The men nodded, offered quick smiles, then stepped back in an obvious desire for her to hasten the inevitable.

Once again she'd have to leave all she valued behind. With a sigh she reached for her jacket, and picked up her only pair of boots.

“You must wear these.” Phillipe handed over the worn faded brown half-breeches he carried. “It will be easier for you to ride astride, and hopefully, as long as you keep your hair covered, any soldiers you encounter will take you for a youth travelling with a couple of your elders. Not only that, because Napoleon banned officers' wives, women in general, and any dressed as men from accompanying their armies, the French troops rape and pillage wherever they stop. So understand that while these clothes will help in your disguise, they will not stop the French if they capture you.”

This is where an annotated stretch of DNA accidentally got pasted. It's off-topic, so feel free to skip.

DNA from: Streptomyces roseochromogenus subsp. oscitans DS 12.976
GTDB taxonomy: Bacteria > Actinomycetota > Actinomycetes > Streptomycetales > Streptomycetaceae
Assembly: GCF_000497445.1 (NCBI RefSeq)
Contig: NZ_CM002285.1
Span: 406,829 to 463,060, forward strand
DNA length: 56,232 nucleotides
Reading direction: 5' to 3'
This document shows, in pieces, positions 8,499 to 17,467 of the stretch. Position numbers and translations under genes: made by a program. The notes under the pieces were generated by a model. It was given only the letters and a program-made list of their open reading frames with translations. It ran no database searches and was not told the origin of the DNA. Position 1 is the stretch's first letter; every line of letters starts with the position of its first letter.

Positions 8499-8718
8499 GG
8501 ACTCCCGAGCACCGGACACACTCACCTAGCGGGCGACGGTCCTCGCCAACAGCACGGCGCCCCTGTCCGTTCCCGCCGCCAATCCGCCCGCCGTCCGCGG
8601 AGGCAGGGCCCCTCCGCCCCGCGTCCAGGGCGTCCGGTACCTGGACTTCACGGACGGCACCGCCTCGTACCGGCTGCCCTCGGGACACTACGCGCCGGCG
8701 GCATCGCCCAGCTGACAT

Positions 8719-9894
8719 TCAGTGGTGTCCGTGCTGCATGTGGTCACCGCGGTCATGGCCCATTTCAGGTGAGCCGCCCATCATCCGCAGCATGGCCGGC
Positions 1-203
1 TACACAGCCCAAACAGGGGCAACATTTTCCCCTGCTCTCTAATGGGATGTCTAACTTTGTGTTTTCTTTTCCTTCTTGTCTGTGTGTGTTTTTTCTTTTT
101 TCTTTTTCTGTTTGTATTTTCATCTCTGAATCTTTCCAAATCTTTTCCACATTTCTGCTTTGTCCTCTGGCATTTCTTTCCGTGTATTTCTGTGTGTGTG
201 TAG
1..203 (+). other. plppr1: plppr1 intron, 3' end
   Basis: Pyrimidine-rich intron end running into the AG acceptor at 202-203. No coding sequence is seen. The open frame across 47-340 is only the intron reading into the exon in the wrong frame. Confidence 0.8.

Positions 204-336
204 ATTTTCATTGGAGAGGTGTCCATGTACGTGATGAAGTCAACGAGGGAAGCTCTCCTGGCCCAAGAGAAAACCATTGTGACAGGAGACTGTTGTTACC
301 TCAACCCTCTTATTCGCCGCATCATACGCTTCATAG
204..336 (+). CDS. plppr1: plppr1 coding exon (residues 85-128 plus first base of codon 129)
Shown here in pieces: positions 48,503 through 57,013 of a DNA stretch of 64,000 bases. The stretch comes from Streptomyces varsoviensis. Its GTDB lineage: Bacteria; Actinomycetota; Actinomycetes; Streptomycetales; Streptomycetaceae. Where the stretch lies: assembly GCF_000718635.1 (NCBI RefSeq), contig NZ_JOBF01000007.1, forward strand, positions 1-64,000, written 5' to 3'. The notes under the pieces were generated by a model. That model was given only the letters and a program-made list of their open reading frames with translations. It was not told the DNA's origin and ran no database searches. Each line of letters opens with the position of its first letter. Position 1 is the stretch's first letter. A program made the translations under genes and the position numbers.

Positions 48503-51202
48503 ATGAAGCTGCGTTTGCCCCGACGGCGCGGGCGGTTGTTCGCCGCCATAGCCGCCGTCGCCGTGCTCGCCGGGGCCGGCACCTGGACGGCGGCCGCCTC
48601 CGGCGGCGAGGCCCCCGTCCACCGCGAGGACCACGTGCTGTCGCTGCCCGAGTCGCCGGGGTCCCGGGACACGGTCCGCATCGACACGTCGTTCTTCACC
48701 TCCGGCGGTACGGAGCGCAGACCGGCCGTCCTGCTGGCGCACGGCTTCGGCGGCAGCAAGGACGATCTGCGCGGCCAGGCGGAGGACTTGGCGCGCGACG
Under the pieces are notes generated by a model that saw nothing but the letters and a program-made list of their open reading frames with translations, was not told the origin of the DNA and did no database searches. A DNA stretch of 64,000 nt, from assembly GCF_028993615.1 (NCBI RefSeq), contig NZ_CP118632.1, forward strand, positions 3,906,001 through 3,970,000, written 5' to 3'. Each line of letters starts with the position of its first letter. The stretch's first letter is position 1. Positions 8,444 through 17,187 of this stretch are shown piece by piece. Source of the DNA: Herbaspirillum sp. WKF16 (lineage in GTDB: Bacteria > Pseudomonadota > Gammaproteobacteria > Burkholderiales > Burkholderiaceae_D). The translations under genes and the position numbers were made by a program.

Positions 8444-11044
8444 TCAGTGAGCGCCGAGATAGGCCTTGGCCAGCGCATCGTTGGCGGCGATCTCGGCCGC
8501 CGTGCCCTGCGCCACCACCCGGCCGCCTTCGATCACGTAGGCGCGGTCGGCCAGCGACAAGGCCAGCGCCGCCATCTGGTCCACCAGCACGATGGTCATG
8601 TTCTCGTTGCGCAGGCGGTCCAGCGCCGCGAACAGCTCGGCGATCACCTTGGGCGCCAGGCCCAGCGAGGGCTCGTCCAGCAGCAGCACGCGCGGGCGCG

Wordlessly, Honor took the garment and scurried behind the tattered curtain that separated her bed from the rest of the single-roomed mud hut she'd used for the last five weeks.

A couple of minutes later she rejoined Phillipe, accepted his smile of approval, and headed for the door to join her escorts.

“Don't forget this.” Phillipe handed her a battered cap, which with a grimace, she rammed onto her head, before he passed over a cracked leather pouch.

“Some provisions, enough to keep the three of you for two days, no more. Now, be gone.”

Their mules were typical pack animals such as those she'd seen working in the fields and which the locals used to travel the narrow paths from one village to the next. Without ceremony Phillipe tossed her onto the third animal, slapped its rump, and before she had time to thank him for his friendship and support she found herself galloping out of the village without another word for her friend.

Almost as soon as the village vanished from sight the leader gestured for her to slow down. “We do not want to draw attention to ourselves, so we must travel more leisurely.”

It made sense to Honor, and afraid the bouncing up and down on the animal's back for any length of time would turn her rear black and blue, she nodded and gave him her heartfelt thanks.